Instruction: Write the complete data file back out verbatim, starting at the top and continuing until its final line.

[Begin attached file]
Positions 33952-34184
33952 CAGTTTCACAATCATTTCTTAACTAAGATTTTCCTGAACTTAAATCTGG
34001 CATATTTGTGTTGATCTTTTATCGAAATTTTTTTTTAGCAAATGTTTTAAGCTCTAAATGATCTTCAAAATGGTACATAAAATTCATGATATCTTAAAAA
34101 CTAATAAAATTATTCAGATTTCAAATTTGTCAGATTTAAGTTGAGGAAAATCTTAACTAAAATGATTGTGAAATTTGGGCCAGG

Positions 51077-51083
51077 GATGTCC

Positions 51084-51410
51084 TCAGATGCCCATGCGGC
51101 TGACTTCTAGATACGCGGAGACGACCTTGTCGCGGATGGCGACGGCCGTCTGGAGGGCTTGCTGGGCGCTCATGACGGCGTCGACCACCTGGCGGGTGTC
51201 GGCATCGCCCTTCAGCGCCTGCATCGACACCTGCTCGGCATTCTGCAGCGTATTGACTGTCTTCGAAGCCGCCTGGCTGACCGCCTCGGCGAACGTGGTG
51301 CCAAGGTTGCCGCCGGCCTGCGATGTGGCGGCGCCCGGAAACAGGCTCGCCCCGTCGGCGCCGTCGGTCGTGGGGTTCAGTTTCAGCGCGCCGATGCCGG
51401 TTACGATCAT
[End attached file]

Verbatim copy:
Positions 33952-34184
33952 CAGTTTCACAATCATTTCTTAACTAAGATTTTCCTGAACTTAAATCTGG
34001 CATATTTGTGTTGATCTTTTATCGAAATTTTTTTTTAGCAAATGTTTTAAGCTCTAAATGATCTTCAAAATGGTACATAAAATTCATGATATCTTAAAAA
34101 CTAATAAAATTATTCAGATTTCAAATTTGTCAGATTTAAGTTGAGGAAAATCTTAACTAAAATGATTGTGAAATTTGGGCCAGG

Positions 51077-51083
51077 GATGTCC

Positions 51084-51410
51084 TCAGATGCCCATGCGGC
51101 TGACTTCTAGATACGCGGAGACGACCTTGTCGCGGATGGCGACGGCCGTCTGGAGGGCTTGCTGGGCGCTCATGACGGCGTCGACCACCTGGCGGGTGTC
51201 GGCATCGCCCTTCAGCGCCTGCATCGACACCTGCTCGGCATTCTGCAGCGTATTGACTGTCTTCGAAGCCGCCTGGCTGACCGCCTCGGCGAACGTGGTG
51301 CCAAGGTTGCCGCCGGCCTGCGATGTGGCGGCGCCCGGAAACAGGCTCGCCCCGTCGGCGCCGTCGGTCGTGGGGTTCAGTTTCAGCGCGCCGATGCCGG
51401 TTACGATCAT